Which brings us to John Hannah as Matthew, who is the opposite. He is quiet and he is often reserved – although, when he does speak, he reveals a delightfully biting wit. The titular funeral occurs after the sudden death by heart attack of Gareth. This is when you discover (though it was slightly hinted at earlier), that Gareth and Matthew were a couple. What I noticed watching the film this time is that no one in the group knew they were a couple. They were so deeply in the closest, that even their closest friend apparently never realized they were an item. At the beginning of the funeral, he is referred to by the priest as “Gareth’s closest friend” – even then, they can’t just state it plainly. It pains me to realize that this was only twenty years ago, and two men in a clearly loving relationship felt they needed to hide their relationship for their dearest friends. Things have changed a bit now. but I can’t even imagine what that must have been like. This was also one of the things that I realized had a huge impact on me as a child. I think I was about eight when I saw this film for the first time and I think it was one of the earliest examples of a gay couple I had ever seen. It was presented so tenderly and with such respect, but also without spectacle. They were just two people who loved each other like anyone else.
I also really love James Fleet as Tom. He is even more bumbling than Charles, and far less charming – or, he has a different kind of charm. His speech after Gareth’s wedding about what he wanted out of marriage is one of the sweetest scenes I can think of. He’s a great character, adding just the right amount of uber-comic relief to a film filled with funny moments. Which brings me to the film’s humor, which I think has held up splendidly. I have seen this movie many, many times and I still laughed non-stop throughout the film. The jokes are not timely and they’re not gimmicky. It’s the kind of humor that is timeless and will play just as well in another twenty years yet.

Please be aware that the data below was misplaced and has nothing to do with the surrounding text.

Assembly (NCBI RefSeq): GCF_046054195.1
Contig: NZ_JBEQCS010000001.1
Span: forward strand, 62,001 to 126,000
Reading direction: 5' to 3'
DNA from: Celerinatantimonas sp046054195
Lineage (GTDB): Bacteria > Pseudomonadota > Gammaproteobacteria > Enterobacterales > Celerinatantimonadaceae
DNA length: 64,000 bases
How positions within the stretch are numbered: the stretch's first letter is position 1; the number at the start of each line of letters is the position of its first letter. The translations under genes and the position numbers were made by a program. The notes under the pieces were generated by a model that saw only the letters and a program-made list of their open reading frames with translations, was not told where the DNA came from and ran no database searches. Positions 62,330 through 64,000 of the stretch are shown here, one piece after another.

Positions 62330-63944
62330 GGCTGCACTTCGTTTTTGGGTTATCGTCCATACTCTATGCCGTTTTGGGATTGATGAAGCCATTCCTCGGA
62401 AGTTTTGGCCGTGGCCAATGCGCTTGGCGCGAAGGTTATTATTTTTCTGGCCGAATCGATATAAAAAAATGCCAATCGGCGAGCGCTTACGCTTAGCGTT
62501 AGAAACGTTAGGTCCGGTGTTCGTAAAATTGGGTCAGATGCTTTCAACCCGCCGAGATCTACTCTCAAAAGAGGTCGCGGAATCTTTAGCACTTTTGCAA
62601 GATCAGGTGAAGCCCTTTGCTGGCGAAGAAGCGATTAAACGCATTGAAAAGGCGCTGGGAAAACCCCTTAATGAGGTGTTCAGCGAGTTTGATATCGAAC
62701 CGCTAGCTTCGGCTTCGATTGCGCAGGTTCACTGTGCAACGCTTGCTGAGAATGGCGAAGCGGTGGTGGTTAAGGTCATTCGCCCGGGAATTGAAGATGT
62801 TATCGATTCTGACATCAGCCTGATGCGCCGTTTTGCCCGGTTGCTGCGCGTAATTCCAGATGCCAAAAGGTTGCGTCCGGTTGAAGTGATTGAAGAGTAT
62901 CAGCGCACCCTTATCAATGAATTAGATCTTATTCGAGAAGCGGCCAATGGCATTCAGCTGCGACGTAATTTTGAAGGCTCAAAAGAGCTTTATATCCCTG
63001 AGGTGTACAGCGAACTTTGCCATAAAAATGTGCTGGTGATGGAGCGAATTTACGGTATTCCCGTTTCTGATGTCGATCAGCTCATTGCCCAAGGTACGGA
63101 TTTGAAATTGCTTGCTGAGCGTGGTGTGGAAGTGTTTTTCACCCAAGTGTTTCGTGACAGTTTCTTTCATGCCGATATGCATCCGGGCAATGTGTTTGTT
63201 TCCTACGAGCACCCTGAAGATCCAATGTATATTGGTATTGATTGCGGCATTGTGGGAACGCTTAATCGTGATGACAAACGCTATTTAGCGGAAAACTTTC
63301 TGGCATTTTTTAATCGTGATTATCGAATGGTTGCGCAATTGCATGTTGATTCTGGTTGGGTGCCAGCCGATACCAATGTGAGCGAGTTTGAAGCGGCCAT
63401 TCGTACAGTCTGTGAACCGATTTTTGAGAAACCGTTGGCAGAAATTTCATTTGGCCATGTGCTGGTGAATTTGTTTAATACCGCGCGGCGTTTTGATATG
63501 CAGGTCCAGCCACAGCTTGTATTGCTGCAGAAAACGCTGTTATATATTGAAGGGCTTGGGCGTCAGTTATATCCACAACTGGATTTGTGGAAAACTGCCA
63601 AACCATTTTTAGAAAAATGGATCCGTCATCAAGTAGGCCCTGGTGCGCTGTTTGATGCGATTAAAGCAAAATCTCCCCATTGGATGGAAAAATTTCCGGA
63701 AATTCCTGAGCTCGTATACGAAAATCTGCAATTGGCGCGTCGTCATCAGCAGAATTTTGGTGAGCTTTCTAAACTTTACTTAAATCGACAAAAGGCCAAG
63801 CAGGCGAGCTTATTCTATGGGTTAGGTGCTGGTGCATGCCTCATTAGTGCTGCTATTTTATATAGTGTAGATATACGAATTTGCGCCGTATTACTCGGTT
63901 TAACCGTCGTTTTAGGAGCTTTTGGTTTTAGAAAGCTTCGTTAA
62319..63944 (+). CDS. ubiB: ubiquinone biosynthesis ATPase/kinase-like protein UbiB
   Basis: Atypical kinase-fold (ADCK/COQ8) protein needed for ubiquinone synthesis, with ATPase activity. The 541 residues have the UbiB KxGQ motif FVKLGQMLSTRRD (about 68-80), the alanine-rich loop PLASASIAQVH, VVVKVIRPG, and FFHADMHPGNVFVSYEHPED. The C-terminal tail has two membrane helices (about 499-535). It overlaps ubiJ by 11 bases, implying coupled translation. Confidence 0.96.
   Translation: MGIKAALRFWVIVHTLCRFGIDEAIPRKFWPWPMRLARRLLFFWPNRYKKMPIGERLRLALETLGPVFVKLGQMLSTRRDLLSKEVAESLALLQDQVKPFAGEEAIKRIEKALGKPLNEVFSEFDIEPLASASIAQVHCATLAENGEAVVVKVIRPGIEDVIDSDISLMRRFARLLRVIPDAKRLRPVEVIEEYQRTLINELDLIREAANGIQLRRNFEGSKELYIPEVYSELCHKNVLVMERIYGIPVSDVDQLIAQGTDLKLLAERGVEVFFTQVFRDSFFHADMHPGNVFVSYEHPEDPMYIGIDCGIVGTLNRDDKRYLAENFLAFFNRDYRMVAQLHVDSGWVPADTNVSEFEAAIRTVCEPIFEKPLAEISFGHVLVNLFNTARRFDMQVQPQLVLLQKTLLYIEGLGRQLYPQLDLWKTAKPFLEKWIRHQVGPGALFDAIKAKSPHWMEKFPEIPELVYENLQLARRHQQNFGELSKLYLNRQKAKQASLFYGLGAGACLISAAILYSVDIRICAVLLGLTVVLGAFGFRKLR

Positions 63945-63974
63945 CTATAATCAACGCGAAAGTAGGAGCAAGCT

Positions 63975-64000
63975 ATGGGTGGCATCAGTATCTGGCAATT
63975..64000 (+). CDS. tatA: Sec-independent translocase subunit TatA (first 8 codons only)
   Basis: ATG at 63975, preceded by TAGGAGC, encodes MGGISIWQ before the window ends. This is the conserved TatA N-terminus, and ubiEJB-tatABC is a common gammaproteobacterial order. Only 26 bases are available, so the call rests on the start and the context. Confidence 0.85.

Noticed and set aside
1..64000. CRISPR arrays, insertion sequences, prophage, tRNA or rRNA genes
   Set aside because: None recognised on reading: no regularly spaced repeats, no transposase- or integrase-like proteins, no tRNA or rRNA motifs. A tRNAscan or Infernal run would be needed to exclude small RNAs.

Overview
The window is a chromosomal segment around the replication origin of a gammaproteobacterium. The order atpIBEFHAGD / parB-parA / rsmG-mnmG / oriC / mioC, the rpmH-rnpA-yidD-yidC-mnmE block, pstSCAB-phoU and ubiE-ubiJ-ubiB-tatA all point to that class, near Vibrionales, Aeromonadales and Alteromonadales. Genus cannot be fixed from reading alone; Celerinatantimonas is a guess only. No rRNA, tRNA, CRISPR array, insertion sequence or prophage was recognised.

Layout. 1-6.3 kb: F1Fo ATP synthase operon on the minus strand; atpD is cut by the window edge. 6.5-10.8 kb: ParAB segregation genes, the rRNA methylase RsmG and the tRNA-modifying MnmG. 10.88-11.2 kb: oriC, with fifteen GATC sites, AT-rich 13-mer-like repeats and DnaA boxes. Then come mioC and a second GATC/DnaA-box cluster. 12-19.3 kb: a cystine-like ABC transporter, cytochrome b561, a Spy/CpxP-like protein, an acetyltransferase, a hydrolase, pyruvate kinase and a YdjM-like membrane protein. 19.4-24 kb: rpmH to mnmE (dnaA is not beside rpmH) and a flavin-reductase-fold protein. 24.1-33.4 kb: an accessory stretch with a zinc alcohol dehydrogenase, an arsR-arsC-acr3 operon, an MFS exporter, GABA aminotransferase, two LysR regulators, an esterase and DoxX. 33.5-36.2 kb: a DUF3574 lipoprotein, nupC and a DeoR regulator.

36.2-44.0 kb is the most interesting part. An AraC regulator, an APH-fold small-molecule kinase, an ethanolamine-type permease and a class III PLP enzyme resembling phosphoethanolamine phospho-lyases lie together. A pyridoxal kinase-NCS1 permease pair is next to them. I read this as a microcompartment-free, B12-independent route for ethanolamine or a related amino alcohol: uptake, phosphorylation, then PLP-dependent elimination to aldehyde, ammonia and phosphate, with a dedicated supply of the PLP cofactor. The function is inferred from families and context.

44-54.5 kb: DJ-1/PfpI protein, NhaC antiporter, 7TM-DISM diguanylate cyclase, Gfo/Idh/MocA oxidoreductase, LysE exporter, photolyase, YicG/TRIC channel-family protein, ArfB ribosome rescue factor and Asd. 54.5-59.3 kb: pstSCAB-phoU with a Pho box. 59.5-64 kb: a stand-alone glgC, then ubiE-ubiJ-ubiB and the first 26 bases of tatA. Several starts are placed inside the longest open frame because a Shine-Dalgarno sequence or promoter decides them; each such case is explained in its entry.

I also love the progression of the relationship between Serena (Robin McCaffrey) and Charles’s brother David (David Bower). Serena sees him from afar at the first wedding and asks Matthew about him. She discovers her is deaf. When we get to the second wedding – which is just three months later – she has learned a little sign language and does her best to communicate with him. By the next wedding, they are clearly a couple and stay as such throughout the rest of the film. Another thing that is never really discussed is why David is deaf – and it doesn’t need to be. He’s just one of the group like everyone else. If only more films included characters that are “different” compared to the standard, run of the mill, “normal” person, in much the way life really is, the industry would finally be doing something right.
Rowan Atkinson has worked with Curtis from the beginning of his career, and he really gets to shine in this film, playing a priest in training who fucks up royally at the second wedding. It is such a funny, funny scene, that is just the right amount of painful.
Charles is a serial monogamist – who at the second wedding winds up in a table filled with his ex-girlfriends – and his most recent ex, Henrietta (Anna Chancellor), floats in and out of the second and third weddings. I’m not really sure what to make of her character because I think she is designed for you to not like, but it’s done in such a way that I feel almost manipulated into disliking her. She, like Andie MacDowell’s Carrie, feels terribly underdeveloped and clichéd. After populating the film was so many interesting characters, it’s a shame these two women are just so awfully written. Chancellor, however, does the best she can with what she’s given and her final line delivery after being left at the altar is priceless.
I just wanted to through this group shot in again because I love them so much.
I also love the end of the film, with all its characters getting happy endings. It’s clichéd and it’s probably not all the realistic, but after nearly two hours, you’ve come to really love (most) of these characters and you want them to have their happy endings, even if you know you might never get the same (you’ll probably be like Fiona, actually).
Posted on February 11, 2013, in Oscar Vault Monday and tagged 1994, Andie MacDowell, Anna Chancellor, Charlotte Coleman, David Bower, Four Weddings and a Funeral, Hugh Grant, James Fleet, John Hannah, Kristin Scott Thomas, Mike Newell, Robin McCaffrey, Rowan Atkinson, Simon Callow. Bookmark the permalink. 3 Comments.